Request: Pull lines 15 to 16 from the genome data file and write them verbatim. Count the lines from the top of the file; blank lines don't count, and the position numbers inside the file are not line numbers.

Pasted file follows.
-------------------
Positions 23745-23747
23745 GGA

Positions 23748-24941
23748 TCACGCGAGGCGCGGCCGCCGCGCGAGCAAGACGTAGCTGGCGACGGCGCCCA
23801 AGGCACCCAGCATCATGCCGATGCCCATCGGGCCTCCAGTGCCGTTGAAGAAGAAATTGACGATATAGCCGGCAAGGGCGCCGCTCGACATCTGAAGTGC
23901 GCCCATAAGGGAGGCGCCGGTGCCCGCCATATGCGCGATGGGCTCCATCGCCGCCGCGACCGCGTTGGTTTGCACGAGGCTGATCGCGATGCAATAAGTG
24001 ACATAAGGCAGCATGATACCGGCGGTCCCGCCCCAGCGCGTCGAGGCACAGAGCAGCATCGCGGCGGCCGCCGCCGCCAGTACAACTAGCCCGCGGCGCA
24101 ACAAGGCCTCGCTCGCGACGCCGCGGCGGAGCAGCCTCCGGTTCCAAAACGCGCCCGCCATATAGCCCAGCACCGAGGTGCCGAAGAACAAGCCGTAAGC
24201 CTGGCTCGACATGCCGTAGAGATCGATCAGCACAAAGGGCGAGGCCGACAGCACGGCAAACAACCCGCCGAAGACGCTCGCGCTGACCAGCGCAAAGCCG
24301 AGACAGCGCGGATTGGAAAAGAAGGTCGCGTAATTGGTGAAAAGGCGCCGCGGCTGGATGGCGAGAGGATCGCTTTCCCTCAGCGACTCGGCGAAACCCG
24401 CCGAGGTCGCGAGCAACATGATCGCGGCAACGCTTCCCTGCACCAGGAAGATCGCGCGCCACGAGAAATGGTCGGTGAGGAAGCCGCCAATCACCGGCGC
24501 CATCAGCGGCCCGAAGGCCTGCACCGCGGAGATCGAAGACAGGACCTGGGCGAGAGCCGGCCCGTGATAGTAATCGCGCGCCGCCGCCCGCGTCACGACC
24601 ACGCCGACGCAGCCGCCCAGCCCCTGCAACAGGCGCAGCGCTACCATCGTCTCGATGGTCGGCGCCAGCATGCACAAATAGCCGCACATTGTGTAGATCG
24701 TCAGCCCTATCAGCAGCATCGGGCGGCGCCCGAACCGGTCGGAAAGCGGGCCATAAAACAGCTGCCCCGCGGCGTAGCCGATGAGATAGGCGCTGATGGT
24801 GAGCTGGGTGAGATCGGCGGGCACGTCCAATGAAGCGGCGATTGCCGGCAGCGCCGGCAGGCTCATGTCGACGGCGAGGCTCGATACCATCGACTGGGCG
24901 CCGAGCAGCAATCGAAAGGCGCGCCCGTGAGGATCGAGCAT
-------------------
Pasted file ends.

24801 GAGCTGGGTGAGATCGGCGGGCACGTCCAATGAAGCGGCGATTGCCGGCAGCGCCGGCAGGCTCATGTCGACGGCGAGGCTCGATACCATCGACTGGGCG
24901 CCGAGCAGCAATCGAAAGGCGCGCCCGTGAGGATCGAGCAT